You, superstar: be a music idol at Rock n' Roll Fantasy Camp

One man's moment of glory comes at the Rock 'n Roll Fantasy Camp, an annual five-day boot camp where fans can jam with their heroes and fulfill their dreams of being a rockstar.

Robert Goldfarb is a middle-aged Montreal venture capitalist, but for one night last February he got to live out his teenage fantasy. He walked on stage at the House of Blues on Hollywood's Sunset Strip, sat down behind a keyboard and, with the rest of his band, belted out the Who classic I Can See for Miles with none other than Roger Daltrey, the Who's legendary front man. Months later, he's still buzzing from the high. “I had an out-of-body experience,” he says. “I couldn't believe here was Roger Daltrey singing a Who song in my band.”

Goldfarb's moment of glory came at the Rock 'n Roll Fantasy Camp, an annual five-day boot camp where fans can jam with their heroes and fulfill their dreams of being a rockstar. David Fishof, promoter of Ringo Starr's All-Starr Band tours, launched the camp in its current incarnation in 2002, and it has since played host to hundreds of campers. Most are men in their 40s and 50s eager to relive a slice of their youth, but anyone, regardless of age, sex or level of musical ability, is welcome.

If you're thinking of attending, be prepared to shell out $8,499 (U.S.), plus airfare and hotel. And count on spending exhausting 14-hour days in rehearsal. Despite what you may think, a rock and roll camp isn't an orgy of drunken egomaniacs — it's more a convention of workaholics. Rehearsals and workshops run from dawn to dusk, while counselors like Kiss guitarist Bruce Kulick drive campers to perfection so they can compete at the informal Battle of the Bands competition that concludes the week. “Ironically, counselors who do these kind of events have to be the really hard-working ones,” says Kulick.”They're not exactly the ones who are in rehab every other year.”

The professionalism of the camp counselors impressed Goldfarb, the Montreal businessman. He isn't a stranger to the music biz — back in the 1970s, he toured and played keyboards with René Simard, the Québécois teen idol — but he had long since given up serious playing to pursue a career in business. Now the CEO of a private holding company, he relaxes by playing Steely Dan tunes with his buddies in their basements every week. He thought that was going to be the extent of his musical ambition — until his friends surprised him and gave him a trip to the camp as a 50th birthday gift.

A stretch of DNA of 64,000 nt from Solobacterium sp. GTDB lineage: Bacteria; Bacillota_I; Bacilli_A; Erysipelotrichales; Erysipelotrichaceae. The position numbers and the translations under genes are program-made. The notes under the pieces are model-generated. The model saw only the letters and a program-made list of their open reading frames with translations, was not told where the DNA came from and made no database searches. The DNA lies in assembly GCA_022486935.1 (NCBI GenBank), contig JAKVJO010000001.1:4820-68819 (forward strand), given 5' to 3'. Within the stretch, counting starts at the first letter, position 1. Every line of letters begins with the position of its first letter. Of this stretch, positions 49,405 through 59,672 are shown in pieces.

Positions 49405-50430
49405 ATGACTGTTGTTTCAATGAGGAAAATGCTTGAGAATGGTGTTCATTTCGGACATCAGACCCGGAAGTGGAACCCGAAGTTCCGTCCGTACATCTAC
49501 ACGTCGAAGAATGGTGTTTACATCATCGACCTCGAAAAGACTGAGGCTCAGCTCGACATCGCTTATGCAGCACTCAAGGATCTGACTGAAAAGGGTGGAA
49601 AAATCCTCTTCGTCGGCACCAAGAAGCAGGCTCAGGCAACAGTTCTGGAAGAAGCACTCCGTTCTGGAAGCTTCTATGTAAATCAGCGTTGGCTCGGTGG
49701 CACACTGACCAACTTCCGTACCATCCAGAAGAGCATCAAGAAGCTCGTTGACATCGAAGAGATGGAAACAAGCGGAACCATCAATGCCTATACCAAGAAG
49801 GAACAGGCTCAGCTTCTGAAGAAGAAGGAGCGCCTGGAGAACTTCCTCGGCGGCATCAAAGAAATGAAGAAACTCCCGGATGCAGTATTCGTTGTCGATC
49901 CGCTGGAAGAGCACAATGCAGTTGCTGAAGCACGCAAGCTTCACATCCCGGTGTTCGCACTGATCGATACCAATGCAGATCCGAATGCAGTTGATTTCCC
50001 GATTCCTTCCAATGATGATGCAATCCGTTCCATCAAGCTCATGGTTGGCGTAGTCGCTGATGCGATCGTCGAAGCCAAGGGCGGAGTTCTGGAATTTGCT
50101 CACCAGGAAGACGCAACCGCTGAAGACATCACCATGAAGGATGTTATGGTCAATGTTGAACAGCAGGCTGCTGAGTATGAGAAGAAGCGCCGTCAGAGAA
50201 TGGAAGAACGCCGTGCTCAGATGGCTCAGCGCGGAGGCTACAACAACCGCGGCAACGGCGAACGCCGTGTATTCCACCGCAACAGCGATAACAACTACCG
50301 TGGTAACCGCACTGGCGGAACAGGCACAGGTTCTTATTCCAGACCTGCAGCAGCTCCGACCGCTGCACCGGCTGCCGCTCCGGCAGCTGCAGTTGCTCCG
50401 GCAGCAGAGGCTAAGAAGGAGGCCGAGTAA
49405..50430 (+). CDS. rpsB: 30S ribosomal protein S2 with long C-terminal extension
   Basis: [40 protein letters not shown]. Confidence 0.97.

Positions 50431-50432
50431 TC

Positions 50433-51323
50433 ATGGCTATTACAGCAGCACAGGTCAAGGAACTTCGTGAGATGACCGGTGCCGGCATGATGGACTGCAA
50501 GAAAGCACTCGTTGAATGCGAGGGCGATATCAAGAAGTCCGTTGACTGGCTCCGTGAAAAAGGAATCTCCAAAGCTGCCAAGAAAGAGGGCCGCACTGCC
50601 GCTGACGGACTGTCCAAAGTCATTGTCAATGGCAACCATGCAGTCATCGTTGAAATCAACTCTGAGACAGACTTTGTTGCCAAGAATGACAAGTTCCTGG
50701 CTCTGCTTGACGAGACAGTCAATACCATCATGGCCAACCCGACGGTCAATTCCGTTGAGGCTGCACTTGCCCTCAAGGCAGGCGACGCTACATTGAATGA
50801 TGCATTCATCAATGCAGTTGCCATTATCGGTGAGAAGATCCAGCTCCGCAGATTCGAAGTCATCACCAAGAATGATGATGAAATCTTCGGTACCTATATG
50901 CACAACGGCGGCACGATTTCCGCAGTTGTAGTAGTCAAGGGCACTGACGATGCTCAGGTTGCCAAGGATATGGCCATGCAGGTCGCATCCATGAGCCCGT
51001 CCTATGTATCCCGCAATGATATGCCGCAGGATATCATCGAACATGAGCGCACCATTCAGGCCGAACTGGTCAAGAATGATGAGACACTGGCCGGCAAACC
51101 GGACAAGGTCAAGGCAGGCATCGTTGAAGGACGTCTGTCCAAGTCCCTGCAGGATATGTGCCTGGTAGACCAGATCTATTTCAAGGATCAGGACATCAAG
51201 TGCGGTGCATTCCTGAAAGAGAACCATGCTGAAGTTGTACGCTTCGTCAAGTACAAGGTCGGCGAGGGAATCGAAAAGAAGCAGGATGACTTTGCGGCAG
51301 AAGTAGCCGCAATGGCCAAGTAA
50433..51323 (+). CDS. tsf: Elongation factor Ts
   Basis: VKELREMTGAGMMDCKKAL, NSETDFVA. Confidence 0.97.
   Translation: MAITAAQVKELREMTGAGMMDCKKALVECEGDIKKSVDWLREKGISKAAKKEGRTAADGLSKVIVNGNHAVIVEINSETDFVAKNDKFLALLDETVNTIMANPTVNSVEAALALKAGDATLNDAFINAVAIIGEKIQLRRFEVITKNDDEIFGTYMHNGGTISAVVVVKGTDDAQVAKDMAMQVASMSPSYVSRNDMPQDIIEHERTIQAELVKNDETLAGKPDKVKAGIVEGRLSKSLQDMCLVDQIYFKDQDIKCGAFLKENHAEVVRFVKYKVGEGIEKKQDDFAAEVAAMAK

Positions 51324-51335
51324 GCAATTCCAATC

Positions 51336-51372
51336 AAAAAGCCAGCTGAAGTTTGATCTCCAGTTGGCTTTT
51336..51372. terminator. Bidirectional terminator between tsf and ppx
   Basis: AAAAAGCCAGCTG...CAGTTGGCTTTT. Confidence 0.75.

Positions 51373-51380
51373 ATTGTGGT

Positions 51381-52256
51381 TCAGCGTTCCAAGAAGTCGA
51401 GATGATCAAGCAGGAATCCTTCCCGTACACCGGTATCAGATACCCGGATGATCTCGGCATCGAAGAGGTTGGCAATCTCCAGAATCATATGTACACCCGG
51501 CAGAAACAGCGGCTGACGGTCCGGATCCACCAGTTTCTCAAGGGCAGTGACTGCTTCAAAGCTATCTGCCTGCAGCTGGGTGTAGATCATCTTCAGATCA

When he arrived for the first day in Los Angeles, Goldfarb and an ad hoc quartet nervously performed BTO's Taking Care of Business, which they chose from a list of suggested tunes the camp had supplied weeks before to campers. Camp counselors, including Elliott Easton of The Cars and Simon Kirke of Bad Company, then assigned each of the 79 campers to bands according to their level of musicianship.

Goldfarb joined a doctor, a CEO, a business consultant, a graphics designer, a Honda dealership owner and a sales manager to form a group they dubbed Fredx.

For three 14-hour days, Fredx rehearsed I Can See for Miles under the stern hand of Jeff Pilson, Foreigner's bass player. “There was no clowning around during rehearsals,” recalls Goldfarb. “He made us realize we had to be cohesive and listen to each other if this was going to succeed.”

The constant practicing was interrupted only by buffet breaks and visits by counselors such as Colin Hay of Men at Work, Nils Lofgren of Bruce Springsteen's E Street Band and The Go-Go's Jane Wiedlin. Each star offered musical pointers on playing and songwriting, related anecdotes, signed guitars and drum heads and played a few numbers.

Goldfarb was ecstatic at the chance to meet his idol, guitarist Dickey Betts, who told tales of his life on the road with the Allman Brothers — including the revelation that Duane Allman was laughing on the Live at Fillmore East album cover because he was hiding a joint in his hand. Just as thrilling was the chance to hear Betts play up close. “Once he started playing I had goose bumps,” says Goldfarb.

Monty Slater was just as delighted by the camp, which he attended with his family by his side. The Cochrane, Ga., obstetrician loves to relax by playing his Taylor guitar. So when his wife, Gail, gave him a backpack full of guitar strings and an invite to the camp as a 50th birthday present, he was thrilled.

“Gail and I had as much fun there after 23 years of marriage as we had on our honeymoon,” he says. His fondest memory is an impromptu jam session with members of Night Ranger and Great White at his hotel. “I went upstairs, got my guitar and brought it down, and we just started jamming at the bar. That was really a fun night.”

Goldfarb's own No. 1 moment was meeting Roger Daltrey during rehearsals. The Who frontman dropped in on the last day of rehearsals to sign autographs, chat and inspect Fredx's progress. “The actual song has no keyboards in it,” recalls Goldfarb, “so I improvised with a growly organ sound. He loved it.”

Goldfarb played that arrangement at the Battle of the Bands, filmed by The Learning Channel, before an audience of friends and families. As drums and electric guitars thundered, Daltrey hit the climax of I Can See for Miles — then suddenly stopped singing and shouted, “Where are we? What's this bit?” A band member shouted out the words and Daltrey picked up on the lyric.

Alas, Fredx didn't win the battle, but Goldfarb and his mates did receive a gold record plaque. And they never missed a beat with Daltrey.